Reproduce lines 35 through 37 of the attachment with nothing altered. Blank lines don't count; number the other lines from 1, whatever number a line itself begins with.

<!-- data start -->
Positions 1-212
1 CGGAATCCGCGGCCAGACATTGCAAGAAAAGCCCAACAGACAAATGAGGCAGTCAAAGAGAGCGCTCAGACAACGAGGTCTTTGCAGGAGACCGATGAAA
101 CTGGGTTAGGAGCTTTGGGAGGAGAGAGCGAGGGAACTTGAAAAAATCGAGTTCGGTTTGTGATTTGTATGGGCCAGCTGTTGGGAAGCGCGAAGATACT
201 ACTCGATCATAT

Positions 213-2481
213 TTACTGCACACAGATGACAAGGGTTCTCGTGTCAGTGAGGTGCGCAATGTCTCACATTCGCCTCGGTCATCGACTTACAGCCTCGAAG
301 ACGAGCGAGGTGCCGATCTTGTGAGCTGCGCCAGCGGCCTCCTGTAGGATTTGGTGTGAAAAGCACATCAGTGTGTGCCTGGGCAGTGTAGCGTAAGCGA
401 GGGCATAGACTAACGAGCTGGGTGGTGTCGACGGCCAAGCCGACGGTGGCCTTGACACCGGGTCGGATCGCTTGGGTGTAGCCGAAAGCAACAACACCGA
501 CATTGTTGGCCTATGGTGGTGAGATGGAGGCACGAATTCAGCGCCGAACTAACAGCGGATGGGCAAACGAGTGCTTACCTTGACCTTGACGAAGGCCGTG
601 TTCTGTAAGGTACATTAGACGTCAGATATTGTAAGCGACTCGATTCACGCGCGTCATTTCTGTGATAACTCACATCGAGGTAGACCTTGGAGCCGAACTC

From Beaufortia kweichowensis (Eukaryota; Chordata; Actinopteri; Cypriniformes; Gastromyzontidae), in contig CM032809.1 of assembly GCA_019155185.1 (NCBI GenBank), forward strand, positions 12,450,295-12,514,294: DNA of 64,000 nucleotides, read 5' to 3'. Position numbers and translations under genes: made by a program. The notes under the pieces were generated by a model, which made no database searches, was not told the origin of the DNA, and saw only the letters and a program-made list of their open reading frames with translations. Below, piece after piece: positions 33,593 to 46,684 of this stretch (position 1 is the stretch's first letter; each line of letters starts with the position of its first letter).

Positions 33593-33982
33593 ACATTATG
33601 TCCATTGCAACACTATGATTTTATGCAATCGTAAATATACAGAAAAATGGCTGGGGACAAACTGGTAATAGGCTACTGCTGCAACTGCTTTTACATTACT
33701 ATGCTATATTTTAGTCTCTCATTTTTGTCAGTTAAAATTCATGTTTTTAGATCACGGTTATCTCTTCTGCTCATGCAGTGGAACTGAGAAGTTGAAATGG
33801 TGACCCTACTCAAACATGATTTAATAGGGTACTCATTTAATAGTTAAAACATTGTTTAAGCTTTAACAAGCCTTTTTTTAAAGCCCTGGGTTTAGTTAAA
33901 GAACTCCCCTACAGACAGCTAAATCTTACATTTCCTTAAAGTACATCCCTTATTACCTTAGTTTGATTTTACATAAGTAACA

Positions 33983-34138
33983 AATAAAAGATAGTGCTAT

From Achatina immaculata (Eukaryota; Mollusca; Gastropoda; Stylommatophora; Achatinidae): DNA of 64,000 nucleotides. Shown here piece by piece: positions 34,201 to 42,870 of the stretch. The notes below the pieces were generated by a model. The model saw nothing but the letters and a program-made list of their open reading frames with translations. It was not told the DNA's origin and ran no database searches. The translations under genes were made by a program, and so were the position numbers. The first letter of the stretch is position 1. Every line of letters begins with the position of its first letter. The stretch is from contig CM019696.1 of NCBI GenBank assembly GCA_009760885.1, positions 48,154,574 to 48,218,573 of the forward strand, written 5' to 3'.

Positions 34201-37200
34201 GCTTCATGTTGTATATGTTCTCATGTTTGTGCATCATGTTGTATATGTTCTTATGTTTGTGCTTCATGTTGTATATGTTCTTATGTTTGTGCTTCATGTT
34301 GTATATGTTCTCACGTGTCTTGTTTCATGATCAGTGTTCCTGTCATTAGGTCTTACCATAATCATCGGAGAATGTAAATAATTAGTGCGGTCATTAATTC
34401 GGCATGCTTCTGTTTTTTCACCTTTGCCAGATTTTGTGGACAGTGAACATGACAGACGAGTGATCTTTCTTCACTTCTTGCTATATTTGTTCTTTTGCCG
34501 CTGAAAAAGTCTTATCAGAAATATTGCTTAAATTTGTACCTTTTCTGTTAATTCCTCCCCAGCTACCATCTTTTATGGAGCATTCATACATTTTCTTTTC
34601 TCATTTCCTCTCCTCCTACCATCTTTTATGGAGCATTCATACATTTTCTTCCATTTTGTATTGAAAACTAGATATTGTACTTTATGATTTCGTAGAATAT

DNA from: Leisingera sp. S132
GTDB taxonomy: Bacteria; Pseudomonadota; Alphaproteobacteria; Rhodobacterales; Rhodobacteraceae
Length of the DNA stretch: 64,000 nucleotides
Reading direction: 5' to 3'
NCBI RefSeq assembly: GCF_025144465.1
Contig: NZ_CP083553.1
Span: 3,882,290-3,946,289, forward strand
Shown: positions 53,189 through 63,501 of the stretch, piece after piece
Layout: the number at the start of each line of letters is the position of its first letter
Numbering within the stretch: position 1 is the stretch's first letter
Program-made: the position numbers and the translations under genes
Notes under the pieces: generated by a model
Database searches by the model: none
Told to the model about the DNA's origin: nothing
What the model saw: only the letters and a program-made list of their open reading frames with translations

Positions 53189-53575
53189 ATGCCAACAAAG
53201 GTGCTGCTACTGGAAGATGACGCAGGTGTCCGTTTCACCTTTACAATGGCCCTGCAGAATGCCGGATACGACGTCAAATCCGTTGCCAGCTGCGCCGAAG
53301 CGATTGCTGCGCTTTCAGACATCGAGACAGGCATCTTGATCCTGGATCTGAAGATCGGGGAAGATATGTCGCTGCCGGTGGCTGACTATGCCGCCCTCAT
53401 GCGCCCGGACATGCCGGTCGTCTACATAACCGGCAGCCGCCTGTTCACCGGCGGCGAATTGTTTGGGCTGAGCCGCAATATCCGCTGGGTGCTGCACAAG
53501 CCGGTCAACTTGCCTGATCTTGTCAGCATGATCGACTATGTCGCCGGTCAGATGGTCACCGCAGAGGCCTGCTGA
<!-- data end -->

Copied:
Layout: the number at the start of each line of letters is the position of its first letter
Numbering within the stretch: position 1 is the stretch's first letter
Program-made: the position numbers and the translations under genes